In 1991, Rodney King experienced police brutality that sparked uproar amongst the black American population. 

Not 30 years later, George Floyd died of police brutality in 2020. Both these men experienced abuse and mistreatment because of their race at the hands of the American police force. 

Back then, in 1991, social media platforms weren’t available to publicly showcase the movement, but riots were held in the name of King. 

Have we moved forward from this? 

It has been almost 40 years, and the same thing happened, this time with social media to show the world the brutality of the police force. 

This is why it is essential to never stop pushing the agenda and talking about the Black Lives Matter (BLM) movement. 

We as individuals need to be aware and we need to look at what we have to do to change and keep it in the forefront, in terms of the public, to continue to drive the movement.

In an online event The European Coworking Assembly chatted to:

Kofi Oppong Founder of Urban MBA

Carmen Lecuane Software Specialist at Nexudus and Founder of KMABEL

Aiden Saunders Founder of Ailey CIC on the subject. 

The three of them are connected to the coworking industry in London business and are founders from the BAME (Black, Asian and minority ethnic) community in the UK. 

They shared their thoughts with us as to how the BLM movement has been perceived in the UK and which changes have been visible. 

How has the BLM movement driven change? 


Kofi believes that some change can be seen when looking at brands and organisations. “I’ve never seen so many different minorities in adverts as I’ve seen over the last year.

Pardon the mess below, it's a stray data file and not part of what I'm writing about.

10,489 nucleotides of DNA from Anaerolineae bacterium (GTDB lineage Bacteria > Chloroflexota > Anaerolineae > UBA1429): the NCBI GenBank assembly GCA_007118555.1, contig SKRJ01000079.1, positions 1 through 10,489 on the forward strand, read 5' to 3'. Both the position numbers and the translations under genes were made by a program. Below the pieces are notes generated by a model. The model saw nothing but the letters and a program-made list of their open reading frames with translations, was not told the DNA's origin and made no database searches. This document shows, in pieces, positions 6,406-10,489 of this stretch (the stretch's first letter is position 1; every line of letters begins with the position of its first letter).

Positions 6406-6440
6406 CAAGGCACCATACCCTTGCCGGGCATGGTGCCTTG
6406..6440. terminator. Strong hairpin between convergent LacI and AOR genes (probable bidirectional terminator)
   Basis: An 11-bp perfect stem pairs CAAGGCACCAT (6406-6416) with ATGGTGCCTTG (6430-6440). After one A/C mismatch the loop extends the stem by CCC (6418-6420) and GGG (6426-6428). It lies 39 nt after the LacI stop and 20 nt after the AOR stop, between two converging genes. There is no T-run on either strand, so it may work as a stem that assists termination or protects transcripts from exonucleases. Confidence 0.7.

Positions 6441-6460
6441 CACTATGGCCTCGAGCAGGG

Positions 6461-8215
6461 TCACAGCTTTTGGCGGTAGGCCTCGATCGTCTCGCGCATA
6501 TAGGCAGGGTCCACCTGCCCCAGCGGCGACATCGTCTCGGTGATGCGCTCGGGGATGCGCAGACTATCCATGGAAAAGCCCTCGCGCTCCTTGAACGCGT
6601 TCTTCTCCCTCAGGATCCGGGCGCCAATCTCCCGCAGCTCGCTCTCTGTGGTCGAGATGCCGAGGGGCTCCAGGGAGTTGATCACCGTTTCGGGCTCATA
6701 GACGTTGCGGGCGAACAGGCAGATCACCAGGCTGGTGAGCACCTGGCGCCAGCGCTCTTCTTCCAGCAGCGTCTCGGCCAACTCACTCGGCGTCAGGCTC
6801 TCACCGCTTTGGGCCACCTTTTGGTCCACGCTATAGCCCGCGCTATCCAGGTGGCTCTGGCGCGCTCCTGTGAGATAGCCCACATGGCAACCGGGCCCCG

But, brands are doing it really from a monetary perspective, because they realise that they have to face cancel culture,” says Kofi.  

But, the small changes we see on the surface, does not mean that the deeper roots have been touched by the movement. 

“We need to think about how we really change this for the future and what the future holds. 

We can start looking at education and changing what’s happening within the system, such as having more focus on minorities. 

Wales is due to start a curriculum in 2022, that focuses a lot more on minorities. 

That’s the first time anybody’s really put that into their curriculum. “Until we move forward in society, the problem will still exist. 

And the same situation may come in 30 years time like what’s already happened, because the change has to happen at the younger level,” says Kofi. 


Carmen believes that change takes time and that it is too early to see the changes that the BLM movement has brought. 

“From a corporate and industry perspective, change has to be done internally. 

If the change is not being made internally, there will be no demonstration of any policy changes, or different communication styles, or even the acceptance of different cultures,” says Carmen. 

It is not just about having diverse adverts or a diverse director board, it is about having internal staff that run places that are diverse and inclusive.